Reference Entry


Joachim Hahn

in Oxford Art Online

Published online January 2003 | e-ISBN: 9781884446054 | DOI:

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  • Archaeology
  • Installation Art, Mixed-Media, Assemblage, and Collage
  • Prehistoric Art


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Cave site in Kreis Heidenheim, Germany. It has yielded one of the earliest and best-executed assemblages of art objects of the Upper Palaeolithic period (c. 40,000–c. 10,000 bp; see also Prehistoric Europe §II ). Excavated in 1931 by Gustav Riek, Vogelherd has the longest known stratigraphic sequence in south-western Germany, having yielded Middle Palaeolithic, Micoquian, Mousterian, Aurignacian, Magdalenian and Early Neolithic stone tool assemblages. The most important in terms of the number of artefacts and bones recovered are the Aurignacian levels, which also yielded human skeletal remains belonging to the earliest known specimens of Homo sapiens sapiens in the region. The rich fauna comprised mammoths, horses, reindeer, rhinoceroses, red deer, cattle, chamois, wolves, foxes and lions. Radiocarbon dates for these levels range from c. 32,000 bp to c. 27,000 bp. During this period stone artefacts were produced on the terrace outside the cave, and many tools have been found in the interior, where most of the antler and bone artefacts were concentrated around a large hearth belonging to level V; almost all the art objects in the cave were also found in a single location, suggesting an intentional cache. The art material recovered from the site is exhibited by the university library, Tübingen, and the Altes Schloss, Württembergisches Landesmuseum, Stuttgart....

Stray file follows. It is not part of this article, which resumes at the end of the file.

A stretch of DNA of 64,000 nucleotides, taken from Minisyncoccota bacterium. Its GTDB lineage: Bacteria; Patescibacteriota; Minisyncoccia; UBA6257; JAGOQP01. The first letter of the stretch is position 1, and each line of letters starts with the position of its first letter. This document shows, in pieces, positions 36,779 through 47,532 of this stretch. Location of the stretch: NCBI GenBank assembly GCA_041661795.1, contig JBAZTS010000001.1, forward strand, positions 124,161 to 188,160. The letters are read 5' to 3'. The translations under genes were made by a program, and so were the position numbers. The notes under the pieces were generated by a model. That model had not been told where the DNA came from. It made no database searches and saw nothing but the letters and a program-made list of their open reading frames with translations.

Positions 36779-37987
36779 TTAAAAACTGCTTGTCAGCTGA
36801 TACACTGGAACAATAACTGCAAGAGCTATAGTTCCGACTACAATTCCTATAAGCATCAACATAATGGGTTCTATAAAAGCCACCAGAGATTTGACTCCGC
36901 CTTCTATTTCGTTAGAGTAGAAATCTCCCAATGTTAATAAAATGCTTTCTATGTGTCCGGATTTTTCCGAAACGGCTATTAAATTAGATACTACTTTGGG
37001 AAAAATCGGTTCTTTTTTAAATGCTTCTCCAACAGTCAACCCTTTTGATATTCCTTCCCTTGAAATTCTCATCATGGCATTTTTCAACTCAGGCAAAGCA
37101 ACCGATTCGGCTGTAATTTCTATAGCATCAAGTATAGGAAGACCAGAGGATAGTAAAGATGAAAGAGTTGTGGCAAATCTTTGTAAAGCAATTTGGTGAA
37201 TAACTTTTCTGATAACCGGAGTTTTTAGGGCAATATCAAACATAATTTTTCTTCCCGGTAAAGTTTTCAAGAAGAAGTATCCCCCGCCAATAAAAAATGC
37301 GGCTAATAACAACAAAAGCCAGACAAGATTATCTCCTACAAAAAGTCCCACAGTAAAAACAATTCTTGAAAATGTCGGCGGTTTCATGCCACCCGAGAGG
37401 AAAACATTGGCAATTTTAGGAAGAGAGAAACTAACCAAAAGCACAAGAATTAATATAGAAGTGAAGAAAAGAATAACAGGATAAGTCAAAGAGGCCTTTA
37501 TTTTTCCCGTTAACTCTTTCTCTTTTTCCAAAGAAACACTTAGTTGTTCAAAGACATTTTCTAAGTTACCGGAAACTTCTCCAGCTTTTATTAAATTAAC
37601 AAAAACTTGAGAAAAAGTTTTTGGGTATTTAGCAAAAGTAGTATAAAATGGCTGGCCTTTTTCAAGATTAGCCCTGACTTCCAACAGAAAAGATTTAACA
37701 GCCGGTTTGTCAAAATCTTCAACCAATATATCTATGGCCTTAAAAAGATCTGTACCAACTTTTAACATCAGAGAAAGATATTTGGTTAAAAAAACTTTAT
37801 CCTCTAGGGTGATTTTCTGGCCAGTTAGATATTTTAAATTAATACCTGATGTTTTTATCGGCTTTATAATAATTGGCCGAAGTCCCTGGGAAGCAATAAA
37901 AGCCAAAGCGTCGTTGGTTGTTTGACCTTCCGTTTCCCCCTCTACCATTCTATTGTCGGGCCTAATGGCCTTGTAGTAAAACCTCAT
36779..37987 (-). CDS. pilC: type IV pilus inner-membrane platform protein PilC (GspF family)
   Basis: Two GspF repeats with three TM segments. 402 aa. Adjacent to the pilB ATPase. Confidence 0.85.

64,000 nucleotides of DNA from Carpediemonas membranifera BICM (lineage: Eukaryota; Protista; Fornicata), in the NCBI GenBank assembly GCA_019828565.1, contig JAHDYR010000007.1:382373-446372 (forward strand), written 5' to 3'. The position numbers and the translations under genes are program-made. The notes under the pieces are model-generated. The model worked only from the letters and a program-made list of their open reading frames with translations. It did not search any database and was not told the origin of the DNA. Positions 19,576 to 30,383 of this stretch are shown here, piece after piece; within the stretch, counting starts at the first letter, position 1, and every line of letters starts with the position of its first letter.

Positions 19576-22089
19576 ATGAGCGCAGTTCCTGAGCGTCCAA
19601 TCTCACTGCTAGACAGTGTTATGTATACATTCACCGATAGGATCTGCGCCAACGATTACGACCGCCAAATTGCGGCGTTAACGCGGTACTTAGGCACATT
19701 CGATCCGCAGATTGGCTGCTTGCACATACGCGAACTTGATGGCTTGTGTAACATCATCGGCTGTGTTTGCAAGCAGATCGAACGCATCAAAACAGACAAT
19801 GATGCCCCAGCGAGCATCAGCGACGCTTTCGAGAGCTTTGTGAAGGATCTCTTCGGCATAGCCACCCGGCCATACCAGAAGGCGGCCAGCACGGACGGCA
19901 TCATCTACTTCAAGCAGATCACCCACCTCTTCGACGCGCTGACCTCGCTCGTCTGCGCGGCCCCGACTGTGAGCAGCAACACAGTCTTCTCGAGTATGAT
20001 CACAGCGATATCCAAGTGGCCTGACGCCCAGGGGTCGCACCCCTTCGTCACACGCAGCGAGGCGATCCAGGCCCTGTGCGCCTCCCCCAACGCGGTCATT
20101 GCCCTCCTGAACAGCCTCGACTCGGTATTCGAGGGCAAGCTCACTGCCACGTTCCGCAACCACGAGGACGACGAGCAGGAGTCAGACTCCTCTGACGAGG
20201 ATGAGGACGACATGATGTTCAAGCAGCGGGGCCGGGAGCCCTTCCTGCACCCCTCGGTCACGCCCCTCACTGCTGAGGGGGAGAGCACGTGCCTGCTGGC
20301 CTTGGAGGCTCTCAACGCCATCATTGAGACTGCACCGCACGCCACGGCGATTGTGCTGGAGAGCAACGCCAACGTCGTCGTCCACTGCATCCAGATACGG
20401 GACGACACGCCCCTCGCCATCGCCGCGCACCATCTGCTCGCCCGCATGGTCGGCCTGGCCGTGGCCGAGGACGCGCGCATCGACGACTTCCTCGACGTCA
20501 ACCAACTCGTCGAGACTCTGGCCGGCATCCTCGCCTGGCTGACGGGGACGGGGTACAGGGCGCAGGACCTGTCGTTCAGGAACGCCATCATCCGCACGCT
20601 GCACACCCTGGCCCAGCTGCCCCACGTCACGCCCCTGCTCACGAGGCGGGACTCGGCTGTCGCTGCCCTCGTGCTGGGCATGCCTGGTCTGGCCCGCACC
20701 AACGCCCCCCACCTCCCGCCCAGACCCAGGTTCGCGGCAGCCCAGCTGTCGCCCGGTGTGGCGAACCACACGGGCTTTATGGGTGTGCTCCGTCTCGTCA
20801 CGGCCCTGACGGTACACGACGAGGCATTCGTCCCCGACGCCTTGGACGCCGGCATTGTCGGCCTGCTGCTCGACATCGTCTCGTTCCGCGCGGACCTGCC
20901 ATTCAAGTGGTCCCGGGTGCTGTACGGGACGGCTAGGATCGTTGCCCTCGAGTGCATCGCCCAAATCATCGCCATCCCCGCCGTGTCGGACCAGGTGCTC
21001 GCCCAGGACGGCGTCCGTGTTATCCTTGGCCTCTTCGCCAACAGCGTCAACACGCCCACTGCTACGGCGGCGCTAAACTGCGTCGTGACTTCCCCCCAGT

Reference Entry.  397 words. 

Subjects: Archaeology ; Installation Art, Mixed-Media, Assemblage, and Collage ; Prehistoric Art

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